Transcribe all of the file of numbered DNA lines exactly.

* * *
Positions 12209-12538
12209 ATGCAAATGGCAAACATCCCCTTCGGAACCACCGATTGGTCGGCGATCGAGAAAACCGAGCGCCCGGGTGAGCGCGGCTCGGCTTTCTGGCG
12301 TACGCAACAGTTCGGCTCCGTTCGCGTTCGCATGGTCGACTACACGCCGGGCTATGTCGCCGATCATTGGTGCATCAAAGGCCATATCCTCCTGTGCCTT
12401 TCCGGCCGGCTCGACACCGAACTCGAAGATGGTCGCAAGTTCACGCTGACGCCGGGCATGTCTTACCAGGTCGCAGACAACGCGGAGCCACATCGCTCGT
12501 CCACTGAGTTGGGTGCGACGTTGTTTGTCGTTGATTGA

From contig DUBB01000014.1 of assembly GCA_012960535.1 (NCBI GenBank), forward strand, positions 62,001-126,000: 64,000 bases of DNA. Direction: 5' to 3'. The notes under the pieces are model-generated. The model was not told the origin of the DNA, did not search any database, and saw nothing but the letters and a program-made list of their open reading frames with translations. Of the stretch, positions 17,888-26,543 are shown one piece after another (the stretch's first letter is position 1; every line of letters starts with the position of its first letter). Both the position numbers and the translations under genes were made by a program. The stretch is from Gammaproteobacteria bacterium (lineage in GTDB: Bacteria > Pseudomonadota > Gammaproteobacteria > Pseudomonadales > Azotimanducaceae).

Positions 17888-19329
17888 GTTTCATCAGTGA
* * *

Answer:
Positions 12209-12538
12209 ATGCAAATGGCAAACATCCCCTTCGGAACCACCGATTGGTCGGCGATCGAGAAAACCGAGCGCCCGGGTGAGCGCGGCTCGGCTTTCTGGCG
12301 TACGCAACAGTTCGGCTCCGTTCGCGTTCGCATGGTCGACTACACGCCGGGCTATGTCGCCGATCATTGGTGCATCAAAGGCCATATCCTCCTGTGCCTT
12401 TCCGGCCGGCTCGACACCGAACTCGAAGATGGTCGCAAGTTCACGCTGACGCCGGGCATGTCTTACCAGGTCGCAGACAACGCGGAGCCACATCGCTCGT
12501 CCACTGAGTTGGGTGCGACGTTGTTTGTCGTTGATTGA

From contig DUBB01000014.1 of assembly GCA_012960535.1 (NCBI GenBank), forward strand, positions 62,001-126,000: 64,000 bases of DNA. Direction: 5' to 3'. The notes under the pieces are model-generated. The model was not told the origin of the DNA, did not search any database, and saw nothing but the letters and a program-made list of their open reading frames with translations. Of the stretch, positions 17,888-26,543 are shown one piece after another (the stretch's first letter is position 1; every line of letters starts with the position of its first letter). Both the position numbers and the translations under genes were made by a program. The stretch is from Gammaproteobacteria bacterium (lineage in GTDB: Bacteria > Pseudomonadota > Gammaproteobacteria > Pseudomonadales > Azotimanducaceae).

Positions 17888-19329
17888 GTTTCATCAGTGA